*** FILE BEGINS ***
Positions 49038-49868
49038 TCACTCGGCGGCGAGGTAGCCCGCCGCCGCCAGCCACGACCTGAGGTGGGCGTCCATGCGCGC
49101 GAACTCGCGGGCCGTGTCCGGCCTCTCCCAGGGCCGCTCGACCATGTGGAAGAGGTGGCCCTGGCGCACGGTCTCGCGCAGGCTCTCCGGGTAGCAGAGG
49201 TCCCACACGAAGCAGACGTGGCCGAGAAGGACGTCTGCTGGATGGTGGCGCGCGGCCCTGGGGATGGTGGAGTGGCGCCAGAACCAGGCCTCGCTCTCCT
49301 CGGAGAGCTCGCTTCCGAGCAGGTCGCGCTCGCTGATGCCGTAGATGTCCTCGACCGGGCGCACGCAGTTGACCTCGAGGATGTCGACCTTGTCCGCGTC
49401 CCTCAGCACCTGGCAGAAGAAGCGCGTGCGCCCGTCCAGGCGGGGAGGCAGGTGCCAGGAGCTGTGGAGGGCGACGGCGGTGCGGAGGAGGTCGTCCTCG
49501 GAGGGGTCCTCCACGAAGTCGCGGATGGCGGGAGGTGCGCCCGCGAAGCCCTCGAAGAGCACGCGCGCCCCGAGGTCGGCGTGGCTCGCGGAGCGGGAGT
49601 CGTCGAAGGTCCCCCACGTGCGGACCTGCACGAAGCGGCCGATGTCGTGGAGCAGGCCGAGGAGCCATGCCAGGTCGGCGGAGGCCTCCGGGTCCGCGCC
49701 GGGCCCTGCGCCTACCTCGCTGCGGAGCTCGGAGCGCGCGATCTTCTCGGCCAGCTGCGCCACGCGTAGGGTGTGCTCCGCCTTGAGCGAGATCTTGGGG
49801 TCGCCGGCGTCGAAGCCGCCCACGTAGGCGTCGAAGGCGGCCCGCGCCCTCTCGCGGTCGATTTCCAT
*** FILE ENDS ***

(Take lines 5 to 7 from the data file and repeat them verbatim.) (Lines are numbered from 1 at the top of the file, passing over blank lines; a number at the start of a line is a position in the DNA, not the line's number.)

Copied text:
49301 CGGAGAGCTCGCTTCCGAGCAGGTCGCGCTCGCTGATGCCGTAGATGTCCTCGACCGGGCGCACGCAGTTGACCTCGAGGATGTCGACCTTGTCCGCGTC
49401 CCTCAGCACCTGGCAGAAGAAGCGCGTGCGCCCGTCCAGGCGGGGAGGCAGGTGCCAGGAGCTGTGGAGGGCGACGGCGGTGCGGAGGAGGTCGTCCTCG
49501 GAGGGGTCCTCCACGAAGTCGCGGATGGCGGGAGGTGCGCCCGCGAAGCCCTCGAAGAGCACGCGCGCCCCGAGGTCGGCGTGGCTCGCGGAGCGGGAGT